Prana and consciousness are like this. Separate but moving together.
The 5th element sometimes referred to as consciousness also known as space and ether. Both play vital roles in
"The is a wonderful euphoric feeling when the lungs are completely full. It is a time of illumination and bliss."
Rechaka - Exhalation
Rechaka means exhalation in pranayama. There is quite an art to exhalation. When exhaling listen to the sound. Like finely tuning a musical instrument the sound is carefully adjusted so that its vibration is perfect throughout exhalation. The sound effects the energy body and indicates the amount of pressure present. Too much pressure on the exhalation causes an increase in upward force around the temples.
If the heart feels strain at any time during exhalation relax and break the breathing technique. Take easy breaths until the heart feels relaxed and rejuvenated. Then it is safe to begin breathing exercises once again but allow each breath cycle to be less strenuous and breathe for less duration each breath so that it is easier on the nervous system and heart.
Bahya Kumbaka refers to the time after exhalation and before inhalation. It is the time when the lungs have little or no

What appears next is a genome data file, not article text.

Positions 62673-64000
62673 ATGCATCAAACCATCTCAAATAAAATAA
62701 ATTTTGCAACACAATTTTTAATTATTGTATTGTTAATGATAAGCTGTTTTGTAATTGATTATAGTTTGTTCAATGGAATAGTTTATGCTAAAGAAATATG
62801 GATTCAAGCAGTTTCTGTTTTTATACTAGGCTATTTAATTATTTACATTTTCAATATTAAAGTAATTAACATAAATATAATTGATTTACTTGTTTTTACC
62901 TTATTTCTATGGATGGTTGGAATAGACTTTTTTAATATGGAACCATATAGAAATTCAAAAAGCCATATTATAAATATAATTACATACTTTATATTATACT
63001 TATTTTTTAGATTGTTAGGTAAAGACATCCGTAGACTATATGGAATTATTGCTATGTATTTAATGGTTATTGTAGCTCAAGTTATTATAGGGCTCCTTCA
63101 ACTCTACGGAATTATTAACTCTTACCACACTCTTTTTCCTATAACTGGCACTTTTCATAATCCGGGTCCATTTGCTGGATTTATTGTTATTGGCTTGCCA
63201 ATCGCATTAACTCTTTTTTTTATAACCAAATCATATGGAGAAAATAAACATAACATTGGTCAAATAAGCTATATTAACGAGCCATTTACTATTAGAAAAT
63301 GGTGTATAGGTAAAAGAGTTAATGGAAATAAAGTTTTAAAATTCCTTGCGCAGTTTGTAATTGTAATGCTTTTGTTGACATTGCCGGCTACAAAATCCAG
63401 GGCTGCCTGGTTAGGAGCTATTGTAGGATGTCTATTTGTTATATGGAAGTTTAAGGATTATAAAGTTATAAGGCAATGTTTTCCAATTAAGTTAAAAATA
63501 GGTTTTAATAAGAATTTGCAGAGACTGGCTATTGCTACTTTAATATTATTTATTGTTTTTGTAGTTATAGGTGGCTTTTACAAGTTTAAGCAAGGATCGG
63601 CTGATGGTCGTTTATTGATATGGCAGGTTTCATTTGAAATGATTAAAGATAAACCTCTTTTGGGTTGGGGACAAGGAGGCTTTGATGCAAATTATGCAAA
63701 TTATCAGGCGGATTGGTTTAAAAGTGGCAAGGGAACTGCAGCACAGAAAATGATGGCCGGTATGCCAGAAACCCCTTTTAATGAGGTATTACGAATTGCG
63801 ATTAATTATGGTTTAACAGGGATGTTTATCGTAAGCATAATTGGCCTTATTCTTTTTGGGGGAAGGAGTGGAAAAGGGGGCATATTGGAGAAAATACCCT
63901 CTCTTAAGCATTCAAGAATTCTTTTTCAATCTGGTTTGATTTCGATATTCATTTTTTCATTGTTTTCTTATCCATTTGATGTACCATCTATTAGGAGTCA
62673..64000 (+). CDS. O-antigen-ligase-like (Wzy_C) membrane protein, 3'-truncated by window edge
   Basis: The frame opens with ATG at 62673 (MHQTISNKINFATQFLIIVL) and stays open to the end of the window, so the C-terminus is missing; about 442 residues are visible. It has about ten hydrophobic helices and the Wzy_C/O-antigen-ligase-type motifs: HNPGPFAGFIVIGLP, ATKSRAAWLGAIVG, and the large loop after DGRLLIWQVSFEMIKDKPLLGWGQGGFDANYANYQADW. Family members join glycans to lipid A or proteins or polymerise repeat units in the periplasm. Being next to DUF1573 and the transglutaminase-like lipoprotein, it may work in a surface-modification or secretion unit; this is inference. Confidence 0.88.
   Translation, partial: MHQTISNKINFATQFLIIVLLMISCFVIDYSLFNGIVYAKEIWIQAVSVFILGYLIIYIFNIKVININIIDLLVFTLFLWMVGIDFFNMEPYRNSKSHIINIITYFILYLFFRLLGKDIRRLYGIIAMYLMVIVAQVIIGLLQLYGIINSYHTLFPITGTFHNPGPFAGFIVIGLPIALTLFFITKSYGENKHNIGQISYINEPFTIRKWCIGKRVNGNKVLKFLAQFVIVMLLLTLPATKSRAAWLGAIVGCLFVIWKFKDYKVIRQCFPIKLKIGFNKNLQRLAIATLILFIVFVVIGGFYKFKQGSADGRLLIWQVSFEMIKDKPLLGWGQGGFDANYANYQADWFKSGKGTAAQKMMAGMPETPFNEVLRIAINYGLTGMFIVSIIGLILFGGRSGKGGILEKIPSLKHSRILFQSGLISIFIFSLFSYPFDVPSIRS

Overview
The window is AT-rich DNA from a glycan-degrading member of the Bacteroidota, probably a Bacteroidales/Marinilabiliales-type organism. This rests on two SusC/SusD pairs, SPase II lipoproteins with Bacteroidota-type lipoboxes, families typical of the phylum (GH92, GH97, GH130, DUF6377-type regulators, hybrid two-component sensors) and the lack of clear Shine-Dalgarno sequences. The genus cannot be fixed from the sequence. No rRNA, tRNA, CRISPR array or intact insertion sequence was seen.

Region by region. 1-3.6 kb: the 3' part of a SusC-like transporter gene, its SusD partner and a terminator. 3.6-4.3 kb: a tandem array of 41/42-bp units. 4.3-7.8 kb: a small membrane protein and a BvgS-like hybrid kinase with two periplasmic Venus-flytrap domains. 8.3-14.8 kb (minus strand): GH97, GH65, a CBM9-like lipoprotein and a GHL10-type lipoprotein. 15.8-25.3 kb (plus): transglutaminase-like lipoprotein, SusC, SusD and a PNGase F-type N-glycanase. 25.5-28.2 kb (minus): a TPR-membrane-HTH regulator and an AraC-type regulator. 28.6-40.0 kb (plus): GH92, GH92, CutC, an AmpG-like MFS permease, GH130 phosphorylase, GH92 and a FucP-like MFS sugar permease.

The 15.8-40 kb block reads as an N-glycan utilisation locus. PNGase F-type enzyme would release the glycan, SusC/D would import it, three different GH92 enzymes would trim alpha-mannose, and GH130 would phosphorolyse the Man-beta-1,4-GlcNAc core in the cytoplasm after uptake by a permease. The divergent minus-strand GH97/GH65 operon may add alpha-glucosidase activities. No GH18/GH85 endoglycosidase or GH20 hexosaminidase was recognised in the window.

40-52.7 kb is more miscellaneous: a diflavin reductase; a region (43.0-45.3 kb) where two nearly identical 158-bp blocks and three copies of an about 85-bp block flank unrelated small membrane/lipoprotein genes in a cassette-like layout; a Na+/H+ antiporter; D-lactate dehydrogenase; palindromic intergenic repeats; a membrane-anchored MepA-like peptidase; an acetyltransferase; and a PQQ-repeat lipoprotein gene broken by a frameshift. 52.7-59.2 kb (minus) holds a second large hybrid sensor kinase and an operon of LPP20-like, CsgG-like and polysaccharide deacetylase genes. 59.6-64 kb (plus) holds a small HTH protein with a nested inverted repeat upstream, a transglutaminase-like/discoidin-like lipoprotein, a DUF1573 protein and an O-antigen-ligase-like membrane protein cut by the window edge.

In advanced stages the lungs are completely emptied but in the earlier stages it is much more fruitful to allow a little air to
remain in the lungs.
During Bhya kumbhaka a lock can be performed. It is called Uddyana Bandha. The head is dropped and the lock
of Jlandhara Bandha are also performed during Uddyana Bandha.
"There is a deep change in the mind waves when the lungs are completely empty. It is a time of deep detachment"
How To clasp the nose
Many pranayama breathing exercises require the practitioner to restrict the air entering and leaving the lungs. To do this
the more dominant arm is bent and the biceps are placed onto the front, side part of the ribs so that the arm can relax
and does not fatigue during practice.
The thumb and a chosen finger are used to control the incoming and outgoing air through the nostrils. Choose the finger
that is most easy to use. Traditionally the ring finger was used and there are many reasons for this choice but if desired
other fingers can be used exclusively or in alternation.
Find a comfortable seated position. Gently exhale all of the air from the lungs.
Bend one arm and clasp the nose with the thumb and ring finger.
Lay the bent arm along the side of the chest.
Begin to restrict the air going in through both nostrils. Feel the air going in through the nostrils and restrict them
accordingly so that an even intake of air passes through both.
The Forms of Prana
There are five forms of prana. They have different names according to the bodily functions with which they correspond. These forms of prana are: